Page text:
Crafting Gestures

Our conversation turns to some of the rituals and social patterns he observed on the building site, and some of the strange positions and locations that people occupy on it. Liam was particularly drawn by what he saw as an elaborate gestural language fit for the working conditions on the building site, and he reflects here on how watching it lead to the ‘Clay Hand-tracing’ piece – a series of terracotta hand-held sculptures, each recording the grip and lines of the hand of a person who worked on the building project.

H: Do you want to talk about the gestures? Because you mentioned that before and you related it to hands and signalling, and to making hands and handcrafting…

O’C: Well… I focused a lot on hands because I said I’d look at the building as a handcrafted object and the work of individuals on the site. Because, although what’s made now is mostly anonymous in terms of the individual’s input…
To illustrate what he means, Liam relates at this point a very vivid instance of the kind of anonymous – invisible, even – work that takes place on a construction site.

O’C: Towards the end of my time at the British Museum, there were these toilets, and they had a false wall behind them where all the plumbing was, a really small space, and this guy was in that space for ages fixing it and getting it all sorted out. And it’s just such a weird space for a person to be in because it’s really narrow and really claustrophobic, and it’s behind where someone will be going to the toilet for years and years. But they’ll never know that for an afternoon there was this guy just working away in there on his own and so… During the building process, with people changing it all the time, your relationship to the space is really different from being just an occupier… that guy in the toilet was quite a strong example of that because probably no one else would be in that position again once the building was made.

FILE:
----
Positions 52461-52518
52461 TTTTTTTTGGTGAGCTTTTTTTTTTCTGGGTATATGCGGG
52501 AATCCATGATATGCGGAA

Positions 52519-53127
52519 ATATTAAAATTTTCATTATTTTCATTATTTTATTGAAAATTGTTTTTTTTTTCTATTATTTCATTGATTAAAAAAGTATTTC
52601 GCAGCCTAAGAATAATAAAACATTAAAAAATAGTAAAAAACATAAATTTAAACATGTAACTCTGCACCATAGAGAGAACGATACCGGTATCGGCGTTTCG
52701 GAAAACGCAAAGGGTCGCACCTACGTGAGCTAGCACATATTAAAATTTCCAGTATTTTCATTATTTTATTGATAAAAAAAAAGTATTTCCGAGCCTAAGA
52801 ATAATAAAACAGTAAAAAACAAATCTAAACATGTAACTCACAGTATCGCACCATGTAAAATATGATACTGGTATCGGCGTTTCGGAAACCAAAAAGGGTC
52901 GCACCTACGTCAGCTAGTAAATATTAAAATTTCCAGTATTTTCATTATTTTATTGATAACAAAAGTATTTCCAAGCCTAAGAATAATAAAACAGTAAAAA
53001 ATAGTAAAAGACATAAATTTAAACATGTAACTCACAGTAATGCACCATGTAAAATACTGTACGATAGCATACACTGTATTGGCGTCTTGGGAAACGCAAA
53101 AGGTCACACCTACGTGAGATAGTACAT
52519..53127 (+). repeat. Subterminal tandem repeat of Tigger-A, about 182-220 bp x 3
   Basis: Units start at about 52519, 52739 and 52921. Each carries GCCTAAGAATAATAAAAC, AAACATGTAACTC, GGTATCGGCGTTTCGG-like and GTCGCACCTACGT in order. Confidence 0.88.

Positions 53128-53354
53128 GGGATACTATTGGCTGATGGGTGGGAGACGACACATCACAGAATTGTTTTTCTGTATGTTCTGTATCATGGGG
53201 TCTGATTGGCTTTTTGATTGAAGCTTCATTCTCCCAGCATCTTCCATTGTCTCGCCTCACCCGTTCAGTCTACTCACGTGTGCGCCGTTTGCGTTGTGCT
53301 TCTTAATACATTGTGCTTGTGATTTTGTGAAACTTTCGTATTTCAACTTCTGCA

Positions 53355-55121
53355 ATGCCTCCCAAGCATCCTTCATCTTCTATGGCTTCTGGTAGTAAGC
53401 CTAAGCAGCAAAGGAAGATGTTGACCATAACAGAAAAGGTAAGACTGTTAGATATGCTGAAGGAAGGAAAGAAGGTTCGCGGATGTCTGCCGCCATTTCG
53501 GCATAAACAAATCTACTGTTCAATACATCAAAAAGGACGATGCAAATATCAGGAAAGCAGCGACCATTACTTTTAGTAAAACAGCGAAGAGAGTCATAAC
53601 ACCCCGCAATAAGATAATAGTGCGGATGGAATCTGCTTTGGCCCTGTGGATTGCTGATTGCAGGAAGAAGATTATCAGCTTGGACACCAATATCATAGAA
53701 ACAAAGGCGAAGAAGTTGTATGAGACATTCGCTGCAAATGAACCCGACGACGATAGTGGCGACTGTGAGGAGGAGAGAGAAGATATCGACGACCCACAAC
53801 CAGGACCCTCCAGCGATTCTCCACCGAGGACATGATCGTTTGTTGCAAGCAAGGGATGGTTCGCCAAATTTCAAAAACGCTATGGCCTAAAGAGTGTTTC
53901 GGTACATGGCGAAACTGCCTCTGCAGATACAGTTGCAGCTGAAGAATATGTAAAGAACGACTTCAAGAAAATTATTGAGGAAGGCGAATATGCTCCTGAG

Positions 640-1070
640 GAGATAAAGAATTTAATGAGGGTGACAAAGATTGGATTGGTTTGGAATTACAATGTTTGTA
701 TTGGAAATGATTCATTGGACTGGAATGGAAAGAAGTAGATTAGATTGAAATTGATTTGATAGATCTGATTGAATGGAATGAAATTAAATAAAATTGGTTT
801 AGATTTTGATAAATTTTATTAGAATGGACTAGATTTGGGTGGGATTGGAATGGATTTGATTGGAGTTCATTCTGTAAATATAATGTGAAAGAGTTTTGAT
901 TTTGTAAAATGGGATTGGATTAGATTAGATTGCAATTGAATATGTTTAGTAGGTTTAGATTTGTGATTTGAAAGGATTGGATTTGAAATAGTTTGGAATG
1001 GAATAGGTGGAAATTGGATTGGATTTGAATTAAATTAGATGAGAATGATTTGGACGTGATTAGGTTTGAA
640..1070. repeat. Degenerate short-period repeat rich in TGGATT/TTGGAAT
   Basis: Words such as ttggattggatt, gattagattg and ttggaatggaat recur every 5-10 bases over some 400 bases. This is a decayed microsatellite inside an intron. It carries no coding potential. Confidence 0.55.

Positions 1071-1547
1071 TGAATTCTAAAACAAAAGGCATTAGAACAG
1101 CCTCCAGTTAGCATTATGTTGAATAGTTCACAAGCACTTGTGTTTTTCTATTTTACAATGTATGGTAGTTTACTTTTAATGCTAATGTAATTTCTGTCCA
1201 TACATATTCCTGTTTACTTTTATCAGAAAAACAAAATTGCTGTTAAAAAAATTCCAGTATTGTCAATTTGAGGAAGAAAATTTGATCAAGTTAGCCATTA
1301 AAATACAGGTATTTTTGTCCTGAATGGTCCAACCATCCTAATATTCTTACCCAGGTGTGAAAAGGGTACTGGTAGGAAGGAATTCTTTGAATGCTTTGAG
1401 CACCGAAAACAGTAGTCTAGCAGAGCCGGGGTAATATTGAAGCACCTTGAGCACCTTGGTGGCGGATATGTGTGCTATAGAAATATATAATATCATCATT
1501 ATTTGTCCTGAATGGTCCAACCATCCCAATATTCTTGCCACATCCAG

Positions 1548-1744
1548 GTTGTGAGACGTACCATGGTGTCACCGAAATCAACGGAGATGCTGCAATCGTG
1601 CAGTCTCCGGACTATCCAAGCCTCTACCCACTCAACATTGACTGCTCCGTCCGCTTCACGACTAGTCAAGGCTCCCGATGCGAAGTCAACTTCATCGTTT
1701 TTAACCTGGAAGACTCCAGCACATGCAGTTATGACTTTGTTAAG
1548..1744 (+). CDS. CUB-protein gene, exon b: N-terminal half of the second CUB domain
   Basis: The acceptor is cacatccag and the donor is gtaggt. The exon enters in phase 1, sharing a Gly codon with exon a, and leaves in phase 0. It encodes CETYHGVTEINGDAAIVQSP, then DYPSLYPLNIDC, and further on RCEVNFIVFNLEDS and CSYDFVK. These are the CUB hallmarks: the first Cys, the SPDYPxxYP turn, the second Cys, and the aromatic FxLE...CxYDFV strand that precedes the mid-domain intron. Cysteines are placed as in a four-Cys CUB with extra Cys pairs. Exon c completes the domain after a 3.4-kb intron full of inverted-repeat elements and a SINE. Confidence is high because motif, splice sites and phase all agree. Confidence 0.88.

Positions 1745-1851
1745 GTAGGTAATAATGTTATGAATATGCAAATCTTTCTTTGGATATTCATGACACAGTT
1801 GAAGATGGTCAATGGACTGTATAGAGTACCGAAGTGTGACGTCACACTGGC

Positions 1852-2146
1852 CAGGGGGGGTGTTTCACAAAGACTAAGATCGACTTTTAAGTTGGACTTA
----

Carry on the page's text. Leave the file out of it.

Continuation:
H: No one goes in there… or even sees it!

Piling rig drawing clay out of the ground on the Exhibition Road 
building site

Figure 6. Piling rig drawing clay out of the ground on the Exhibition Road building site. © Victoria and Albert Museum, London

O’C: No. And once I started making the drawing I was using the drawing to look at the performances of people. I started to pick up on all the gestures they were doing because they weren’t using radios: they were just using hand signals and shouting. And because of the noise on the site and their need to communicate over a hundred yards, their gestures are really exaggerated so you get a sense… you can look at them from a window and understand the general gist of what’s going on. So I liked all the language, the kind of hand language they were using, all the different hand movements I was looking at… These hand gestures were kind of an added thing I hadn’t thought of before: that made hands more important on the site. So, then, I wanted to record all these hands, basically, of the guys who were working. They were meant to be portraits really.

H: And you made them with clay that’s from the site as well?

The 
builders play with the clay and make hand traces

Figure 7. The builders play with the clay and make hand traces. © Liam O’Connor

O’C: Yeah, so the clay came out of the ground that they excavated (fig.6) and then I reworked it and changed it into modelling clay by various longwinded processes… (laughs) but which I really enjoyed because that was quite playful. It’s nice as it’s really time-consuming but you don’t have to think about anything or worry about making decisions, so you can just crack on and make loads and loads of clay. And it was nice, the comments from the builders… there were a couple of guys who said they’d worked with it for 30 years, excavating around London and pulling up bits of clay, and not seen it in this form where you could make stuff from it. It was really nice to re-present a material they were familiar with as something they could use. And it’s also something to do with scale, because they’re pulling up great, big, huge lumps of it and then you give them something the size of a tennis ball to work with. It feels a bit absurd compared to the scale they’re usually working at with it, which I quite like as well.